Novel synthesis of nanostructured electrode materials for lithium-ion batteries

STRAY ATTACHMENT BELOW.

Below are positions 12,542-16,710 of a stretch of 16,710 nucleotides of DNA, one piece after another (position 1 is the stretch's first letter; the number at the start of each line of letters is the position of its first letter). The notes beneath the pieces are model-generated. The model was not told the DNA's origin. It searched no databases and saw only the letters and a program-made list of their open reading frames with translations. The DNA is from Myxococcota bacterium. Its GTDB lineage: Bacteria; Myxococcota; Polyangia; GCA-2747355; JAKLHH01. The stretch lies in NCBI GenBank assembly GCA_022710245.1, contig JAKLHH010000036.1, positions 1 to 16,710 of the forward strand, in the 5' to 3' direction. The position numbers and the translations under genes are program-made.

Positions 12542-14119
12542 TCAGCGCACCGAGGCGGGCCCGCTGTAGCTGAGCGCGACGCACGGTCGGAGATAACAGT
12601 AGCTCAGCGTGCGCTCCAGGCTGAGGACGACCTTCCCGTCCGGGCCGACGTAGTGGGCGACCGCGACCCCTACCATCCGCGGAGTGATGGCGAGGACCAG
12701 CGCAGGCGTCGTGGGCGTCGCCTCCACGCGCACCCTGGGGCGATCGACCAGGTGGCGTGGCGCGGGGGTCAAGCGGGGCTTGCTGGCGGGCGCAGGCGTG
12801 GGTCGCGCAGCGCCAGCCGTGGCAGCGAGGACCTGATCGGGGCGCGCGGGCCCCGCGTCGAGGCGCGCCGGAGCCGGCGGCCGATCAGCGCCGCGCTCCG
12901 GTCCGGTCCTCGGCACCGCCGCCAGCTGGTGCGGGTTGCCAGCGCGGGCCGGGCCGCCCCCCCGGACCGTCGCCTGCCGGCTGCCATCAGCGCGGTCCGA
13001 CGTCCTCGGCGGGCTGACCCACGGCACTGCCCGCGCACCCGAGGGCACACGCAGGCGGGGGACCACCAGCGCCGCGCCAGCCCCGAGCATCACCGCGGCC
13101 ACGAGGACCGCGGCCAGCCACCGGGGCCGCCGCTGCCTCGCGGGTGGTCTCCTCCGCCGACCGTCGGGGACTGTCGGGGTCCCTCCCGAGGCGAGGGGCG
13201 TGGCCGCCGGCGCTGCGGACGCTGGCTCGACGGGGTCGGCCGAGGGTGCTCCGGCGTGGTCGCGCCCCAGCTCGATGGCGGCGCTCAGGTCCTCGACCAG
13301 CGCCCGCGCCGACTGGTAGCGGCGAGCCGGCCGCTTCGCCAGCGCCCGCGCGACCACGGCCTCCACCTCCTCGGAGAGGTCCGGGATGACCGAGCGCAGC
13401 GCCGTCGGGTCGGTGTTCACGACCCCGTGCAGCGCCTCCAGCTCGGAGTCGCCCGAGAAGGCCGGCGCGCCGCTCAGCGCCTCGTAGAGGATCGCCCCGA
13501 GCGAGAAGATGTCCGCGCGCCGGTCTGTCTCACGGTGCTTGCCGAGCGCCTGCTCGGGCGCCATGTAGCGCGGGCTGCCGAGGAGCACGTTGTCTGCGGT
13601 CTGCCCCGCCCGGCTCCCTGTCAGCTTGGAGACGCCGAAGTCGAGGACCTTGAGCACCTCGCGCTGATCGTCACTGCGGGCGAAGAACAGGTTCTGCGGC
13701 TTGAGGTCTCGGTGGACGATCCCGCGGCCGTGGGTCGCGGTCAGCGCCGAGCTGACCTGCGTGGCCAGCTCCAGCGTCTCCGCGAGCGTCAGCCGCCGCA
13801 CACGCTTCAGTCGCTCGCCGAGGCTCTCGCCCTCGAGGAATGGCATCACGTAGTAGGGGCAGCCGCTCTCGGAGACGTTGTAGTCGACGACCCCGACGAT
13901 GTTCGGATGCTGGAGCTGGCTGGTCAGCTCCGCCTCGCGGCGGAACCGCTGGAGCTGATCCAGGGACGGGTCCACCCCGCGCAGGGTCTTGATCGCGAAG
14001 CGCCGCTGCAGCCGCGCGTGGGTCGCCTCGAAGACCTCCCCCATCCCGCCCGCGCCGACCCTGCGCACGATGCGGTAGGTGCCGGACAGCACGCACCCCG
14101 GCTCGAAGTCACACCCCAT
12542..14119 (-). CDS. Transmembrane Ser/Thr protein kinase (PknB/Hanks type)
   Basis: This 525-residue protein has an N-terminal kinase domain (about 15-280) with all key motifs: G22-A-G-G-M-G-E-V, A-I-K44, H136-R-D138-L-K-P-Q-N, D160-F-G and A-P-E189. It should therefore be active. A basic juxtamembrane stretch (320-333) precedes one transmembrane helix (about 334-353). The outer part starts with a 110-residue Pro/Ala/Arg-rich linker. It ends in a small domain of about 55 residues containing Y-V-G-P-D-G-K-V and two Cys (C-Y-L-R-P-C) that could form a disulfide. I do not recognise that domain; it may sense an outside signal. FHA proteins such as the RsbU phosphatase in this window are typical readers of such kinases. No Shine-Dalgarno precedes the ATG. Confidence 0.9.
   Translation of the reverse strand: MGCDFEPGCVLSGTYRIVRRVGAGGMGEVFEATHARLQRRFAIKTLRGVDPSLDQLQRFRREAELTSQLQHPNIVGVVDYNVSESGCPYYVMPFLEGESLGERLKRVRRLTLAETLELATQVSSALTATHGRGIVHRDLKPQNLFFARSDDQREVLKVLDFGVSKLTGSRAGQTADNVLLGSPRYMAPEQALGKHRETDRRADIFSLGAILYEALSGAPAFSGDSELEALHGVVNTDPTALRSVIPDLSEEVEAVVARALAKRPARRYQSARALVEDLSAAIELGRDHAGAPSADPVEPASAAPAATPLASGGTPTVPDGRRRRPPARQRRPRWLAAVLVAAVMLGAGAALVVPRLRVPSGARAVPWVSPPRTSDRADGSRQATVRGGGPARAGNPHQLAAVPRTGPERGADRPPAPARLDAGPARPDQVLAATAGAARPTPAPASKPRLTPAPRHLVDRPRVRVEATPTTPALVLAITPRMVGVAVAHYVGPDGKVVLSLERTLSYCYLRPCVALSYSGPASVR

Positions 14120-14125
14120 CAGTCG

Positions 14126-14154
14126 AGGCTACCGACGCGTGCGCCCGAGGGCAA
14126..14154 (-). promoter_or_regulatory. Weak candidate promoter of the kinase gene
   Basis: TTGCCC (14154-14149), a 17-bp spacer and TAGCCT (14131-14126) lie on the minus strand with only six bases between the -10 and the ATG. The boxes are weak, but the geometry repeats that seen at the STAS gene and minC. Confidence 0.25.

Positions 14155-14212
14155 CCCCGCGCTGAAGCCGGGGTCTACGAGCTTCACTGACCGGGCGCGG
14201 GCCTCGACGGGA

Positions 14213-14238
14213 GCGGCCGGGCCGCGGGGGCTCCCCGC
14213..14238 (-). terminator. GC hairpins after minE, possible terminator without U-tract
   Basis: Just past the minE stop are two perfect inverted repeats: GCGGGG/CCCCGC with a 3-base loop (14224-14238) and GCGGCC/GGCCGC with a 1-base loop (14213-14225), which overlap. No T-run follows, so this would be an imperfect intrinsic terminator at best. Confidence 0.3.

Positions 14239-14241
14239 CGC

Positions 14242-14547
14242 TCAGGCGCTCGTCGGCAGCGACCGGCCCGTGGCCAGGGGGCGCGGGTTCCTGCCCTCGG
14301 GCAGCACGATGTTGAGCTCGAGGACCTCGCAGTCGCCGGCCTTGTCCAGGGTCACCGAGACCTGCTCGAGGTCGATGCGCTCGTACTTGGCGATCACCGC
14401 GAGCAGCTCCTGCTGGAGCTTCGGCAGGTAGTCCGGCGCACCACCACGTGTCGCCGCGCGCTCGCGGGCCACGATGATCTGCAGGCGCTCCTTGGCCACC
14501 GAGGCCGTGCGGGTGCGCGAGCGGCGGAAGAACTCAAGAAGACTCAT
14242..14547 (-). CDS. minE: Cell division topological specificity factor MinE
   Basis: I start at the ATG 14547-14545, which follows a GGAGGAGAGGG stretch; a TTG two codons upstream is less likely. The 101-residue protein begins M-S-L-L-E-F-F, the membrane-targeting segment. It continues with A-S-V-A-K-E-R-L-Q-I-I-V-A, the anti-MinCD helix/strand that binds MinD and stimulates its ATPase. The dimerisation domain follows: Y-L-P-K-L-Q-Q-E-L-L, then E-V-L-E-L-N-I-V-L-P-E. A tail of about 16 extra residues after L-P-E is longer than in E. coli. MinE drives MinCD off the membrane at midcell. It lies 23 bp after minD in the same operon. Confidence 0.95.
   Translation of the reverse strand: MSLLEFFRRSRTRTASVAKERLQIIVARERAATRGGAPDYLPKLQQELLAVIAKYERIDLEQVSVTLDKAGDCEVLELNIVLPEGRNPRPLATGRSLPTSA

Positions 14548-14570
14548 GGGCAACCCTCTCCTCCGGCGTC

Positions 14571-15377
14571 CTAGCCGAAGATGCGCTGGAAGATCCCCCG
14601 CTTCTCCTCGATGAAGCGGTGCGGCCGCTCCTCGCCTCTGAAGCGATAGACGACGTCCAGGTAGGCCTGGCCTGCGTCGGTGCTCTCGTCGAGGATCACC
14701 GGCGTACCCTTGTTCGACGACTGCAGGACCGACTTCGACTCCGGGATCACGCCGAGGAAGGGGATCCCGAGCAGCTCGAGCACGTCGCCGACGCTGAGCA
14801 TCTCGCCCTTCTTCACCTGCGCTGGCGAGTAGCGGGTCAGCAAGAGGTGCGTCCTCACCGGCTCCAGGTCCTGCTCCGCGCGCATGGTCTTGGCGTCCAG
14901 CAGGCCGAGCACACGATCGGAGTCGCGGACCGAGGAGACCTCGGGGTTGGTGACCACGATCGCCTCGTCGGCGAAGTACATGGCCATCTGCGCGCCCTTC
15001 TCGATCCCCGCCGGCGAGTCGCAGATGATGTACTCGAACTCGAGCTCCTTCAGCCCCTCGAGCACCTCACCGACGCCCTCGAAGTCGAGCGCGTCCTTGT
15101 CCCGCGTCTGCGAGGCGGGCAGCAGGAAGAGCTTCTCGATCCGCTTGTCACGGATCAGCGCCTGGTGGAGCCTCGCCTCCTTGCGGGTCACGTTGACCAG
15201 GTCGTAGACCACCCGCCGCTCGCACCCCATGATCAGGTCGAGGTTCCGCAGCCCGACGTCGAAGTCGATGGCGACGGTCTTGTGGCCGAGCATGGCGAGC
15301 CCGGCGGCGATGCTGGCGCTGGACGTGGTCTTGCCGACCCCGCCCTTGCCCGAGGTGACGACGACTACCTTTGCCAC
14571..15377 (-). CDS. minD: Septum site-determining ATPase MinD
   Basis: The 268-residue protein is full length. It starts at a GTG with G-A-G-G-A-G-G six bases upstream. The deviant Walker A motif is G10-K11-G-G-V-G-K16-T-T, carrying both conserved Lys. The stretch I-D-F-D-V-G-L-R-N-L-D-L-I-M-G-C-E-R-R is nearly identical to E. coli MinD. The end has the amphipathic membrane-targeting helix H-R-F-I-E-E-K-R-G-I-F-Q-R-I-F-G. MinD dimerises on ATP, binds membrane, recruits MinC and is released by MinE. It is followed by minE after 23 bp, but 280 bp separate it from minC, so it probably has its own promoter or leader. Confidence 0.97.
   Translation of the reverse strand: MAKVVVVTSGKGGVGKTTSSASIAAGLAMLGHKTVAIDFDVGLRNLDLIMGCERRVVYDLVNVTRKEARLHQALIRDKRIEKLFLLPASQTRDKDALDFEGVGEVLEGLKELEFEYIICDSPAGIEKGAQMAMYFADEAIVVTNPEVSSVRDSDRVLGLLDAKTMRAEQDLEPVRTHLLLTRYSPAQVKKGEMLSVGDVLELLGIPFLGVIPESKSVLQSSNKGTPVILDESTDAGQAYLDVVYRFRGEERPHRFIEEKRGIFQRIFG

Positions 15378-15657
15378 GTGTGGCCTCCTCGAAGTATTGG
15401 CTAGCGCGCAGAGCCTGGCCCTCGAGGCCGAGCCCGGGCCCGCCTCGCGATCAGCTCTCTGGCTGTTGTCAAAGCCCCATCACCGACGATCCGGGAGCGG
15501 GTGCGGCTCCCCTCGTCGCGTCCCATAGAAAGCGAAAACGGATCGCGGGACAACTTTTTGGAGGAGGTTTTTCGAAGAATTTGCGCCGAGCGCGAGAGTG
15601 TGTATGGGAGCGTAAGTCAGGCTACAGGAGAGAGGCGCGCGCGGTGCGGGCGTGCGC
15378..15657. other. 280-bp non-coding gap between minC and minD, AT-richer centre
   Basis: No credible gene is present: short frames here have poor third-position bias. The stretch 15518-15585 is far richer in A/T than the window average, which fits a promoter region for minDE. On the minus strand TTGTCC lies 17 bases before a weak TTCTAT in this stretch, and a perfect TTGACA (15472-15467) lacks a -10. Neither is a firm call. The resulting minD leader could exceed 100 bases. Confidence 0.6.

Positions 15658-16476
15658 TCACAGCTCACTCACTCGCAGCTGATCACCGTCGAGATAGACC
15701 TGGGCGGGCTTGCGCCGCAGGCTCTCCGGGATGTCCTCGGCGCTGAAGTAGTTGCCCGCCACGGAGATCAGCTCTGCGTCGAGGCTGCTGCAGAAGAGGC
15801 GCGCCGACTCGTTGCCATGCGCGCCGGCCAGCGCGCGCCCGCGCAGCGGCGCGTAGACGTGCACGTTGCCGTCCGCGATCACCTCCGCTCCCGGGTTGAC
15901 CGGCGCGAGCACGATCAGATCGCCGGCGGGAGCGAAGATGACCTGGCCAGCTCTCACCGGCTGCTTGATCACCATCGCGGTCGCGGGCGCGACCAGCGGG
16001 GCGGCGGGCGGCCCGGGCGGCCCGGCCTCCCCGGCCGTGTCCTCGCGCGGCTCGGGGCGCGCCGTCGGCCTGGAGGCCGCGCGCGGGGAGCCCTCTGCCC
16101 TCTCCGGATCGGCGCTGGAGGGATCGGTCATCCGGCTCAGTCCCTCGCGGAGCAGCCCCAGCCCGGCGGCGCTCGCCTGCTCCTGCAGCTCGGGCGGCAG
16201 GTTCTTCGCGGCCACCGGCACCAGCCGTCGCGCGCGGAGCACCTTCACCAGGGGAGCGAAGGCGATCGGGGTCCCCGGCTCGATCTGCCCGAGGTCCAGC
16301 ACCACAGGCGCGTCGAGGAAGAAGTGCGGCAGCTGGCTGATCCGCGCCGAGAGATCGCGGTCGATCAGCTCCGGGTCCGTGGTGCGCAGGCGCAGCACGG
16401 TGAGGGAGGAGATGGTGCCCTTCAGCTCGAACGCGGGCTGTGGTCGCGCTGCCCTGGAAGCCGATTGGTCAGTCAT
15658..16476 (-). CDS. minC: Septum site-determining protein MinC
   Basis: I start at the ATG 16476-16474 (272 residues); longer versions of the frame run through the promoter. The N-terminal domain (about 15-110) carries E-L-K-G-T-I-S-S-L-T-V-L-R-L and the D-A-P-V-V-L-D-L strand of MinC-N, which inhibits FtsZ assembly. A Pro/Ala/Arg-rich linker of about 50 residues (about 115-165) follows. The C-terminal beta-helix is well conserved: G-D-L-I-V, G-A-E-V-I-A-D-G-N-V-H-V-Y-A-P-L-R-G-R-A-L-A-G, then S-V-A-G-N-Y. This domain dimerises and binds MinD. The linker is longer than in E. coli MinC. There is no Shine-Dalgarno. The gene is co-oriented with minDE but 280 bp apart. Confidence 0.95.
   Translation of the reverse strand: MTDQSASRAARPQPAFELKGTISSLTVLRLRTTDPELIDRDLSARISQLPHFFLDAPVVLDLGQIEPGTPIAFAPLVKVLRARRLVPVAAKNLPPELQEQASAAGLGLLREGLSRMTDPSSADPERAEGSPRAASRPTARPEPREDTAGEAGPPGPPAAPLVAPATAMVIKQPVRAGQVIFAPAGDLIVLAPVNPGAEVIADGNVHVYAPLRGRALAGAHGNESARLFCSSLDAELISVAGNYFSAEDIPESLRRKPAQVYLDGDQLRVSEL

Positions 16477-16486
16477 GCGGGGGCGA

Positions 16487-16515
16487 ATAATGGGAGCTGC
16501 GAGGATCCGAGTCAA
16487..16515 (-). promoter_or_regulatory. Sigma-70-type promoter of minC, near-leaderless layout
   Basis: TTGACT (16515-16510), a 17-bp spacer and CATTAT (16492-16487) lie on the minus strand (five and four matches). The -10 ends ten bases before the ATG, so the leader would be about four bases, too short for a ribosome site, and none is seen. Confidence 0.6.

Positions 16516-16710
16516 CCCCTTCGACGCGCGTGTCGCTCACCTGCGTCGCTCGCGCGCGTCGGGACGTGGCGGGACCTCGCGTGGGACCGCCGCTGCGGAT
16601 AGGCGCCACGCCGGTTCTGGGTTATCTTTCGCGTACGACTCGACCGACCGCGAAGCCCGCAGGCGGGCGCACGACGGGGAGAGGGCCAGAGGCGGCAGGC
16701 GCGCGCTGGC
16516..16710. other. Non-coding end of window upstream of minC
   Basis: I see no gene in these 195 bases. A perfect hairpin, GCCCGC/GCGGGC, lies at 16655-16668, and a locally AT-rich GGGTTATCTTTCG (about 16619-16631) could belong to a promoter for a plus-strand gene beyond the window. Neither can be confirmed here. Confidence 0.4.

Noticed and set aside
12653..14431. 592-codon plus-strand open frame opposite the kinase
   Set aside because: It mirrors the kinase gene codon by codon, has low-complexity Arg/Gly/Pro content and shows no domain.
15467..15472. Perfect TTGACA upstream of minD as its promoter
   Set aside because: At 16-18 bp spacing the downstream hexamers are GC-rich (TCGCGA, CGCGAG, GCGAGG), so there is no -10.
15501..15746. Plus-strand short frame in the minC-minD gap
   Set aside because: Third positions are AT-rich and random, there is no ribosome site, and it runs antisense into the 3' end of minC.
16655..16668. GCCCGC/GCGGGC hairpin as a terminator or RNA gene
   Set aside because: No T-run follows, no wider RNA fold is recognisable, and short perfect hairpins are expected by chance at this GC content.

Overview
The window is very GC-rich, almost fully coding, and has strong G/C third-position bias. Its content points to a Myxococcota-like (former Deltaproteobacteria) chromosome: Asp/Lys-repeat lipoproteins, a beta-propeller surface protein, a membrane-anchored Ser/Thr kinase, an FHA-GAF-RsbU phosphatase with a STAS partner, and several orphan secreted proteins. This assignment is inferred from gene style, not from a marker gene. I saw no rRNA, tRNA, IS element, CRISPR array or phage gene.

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Lithium-ion batteries have revolutionized the portable electronics market, and they are currently pursued intensively for vehicle applications and storage of renewable energies (solar and wind energy). Cost, safety, cycle life, and energy and power densities are the critical parameters for these applications. With this perspective, there has been immense interest to develop new cathode and anode materials as well as to develop novel synthesis and processing approaches. This dissertation explores the use of novel synthesis approaches to obtain high-performance, nanostructured phosphate and silicate cathodes and iron oxide nanowire anodes and investigates their structure-property relationships. First, a novel microwave-solvothermal (MW-ST) approach has been developed to synthesize phase-pure, highly crystalline LiFePO₄ nanorods within 5-15 minutes at low temperatures of < 300 °C, without requiring reducing gas atmospheres. The LiFePO₄ nanorods, after forming a nanocomposite with conducting polymer or multi-walled carbon nanotubes or coating with conductive carbon, offer excellent cycle life and rate performance when implemented as cathodes in lithium-ion cells. In addition, other LiMPO₄ (M = Mn, Co, and Ni) olivine nanorods have also been synthesized by the MW-ST approach and characterized. The MW-ST process has then been extended to prepare a new class of carbon-coated, nanostructured silicates of the formula Li₂MSiO₄ (M = Fe and Mn). These materials have two times higher theoretical capacities (~ 330 mAh/g) than olivine phosphates (~ 170 mAh/g). Li₂FeSiO₄ exhibits practical discharge capacities of 148 mAh/g at room temperature and 203 mAh/g at 55 °C, with good rate capability and stable cycle life. Li₂MnSiO₄, on the other hand, shows higher discharge capacities of 210 mAh/g at room temperature and 250 mAh/g at 55 °C, but it exhibits poor rate performance and rapid capacity fade during cycling. In addition, carbon-coated olivine solid solution nano-particles of the formula LiM[subscript 1-y]M[subscript y]PO₄ (M = Fe, Mn, Co, and Mg), synthesized by a facile, high-energy mechanical milling process (HMME), have also been investigated. The electrochemical data reveal a systematic shift in the redox potential (open-circuit voltage) of the M²⁺/³⁺ couples in the LiM[subscript 1-y]M[subscript y]PO₄ solid solutions compared to those of the pristine LiMPO₄. The shifts in the redox potentials have been explained by the changes in the M-O covalence (inductive effect), which are caused by changes in the electronegativity of M or the M-O bond length or M-O-M interactions. Finally, a two-step microwave-hydrothermal process has been developed to synthesize carbon-decorated, single-crystalline Fe₃O₄ nanowires. The resulting iron oxide nanowires exhibit capacity values > 800 mAh/g with stable cycle life and high rate performance as an anode in lithium-ion cells.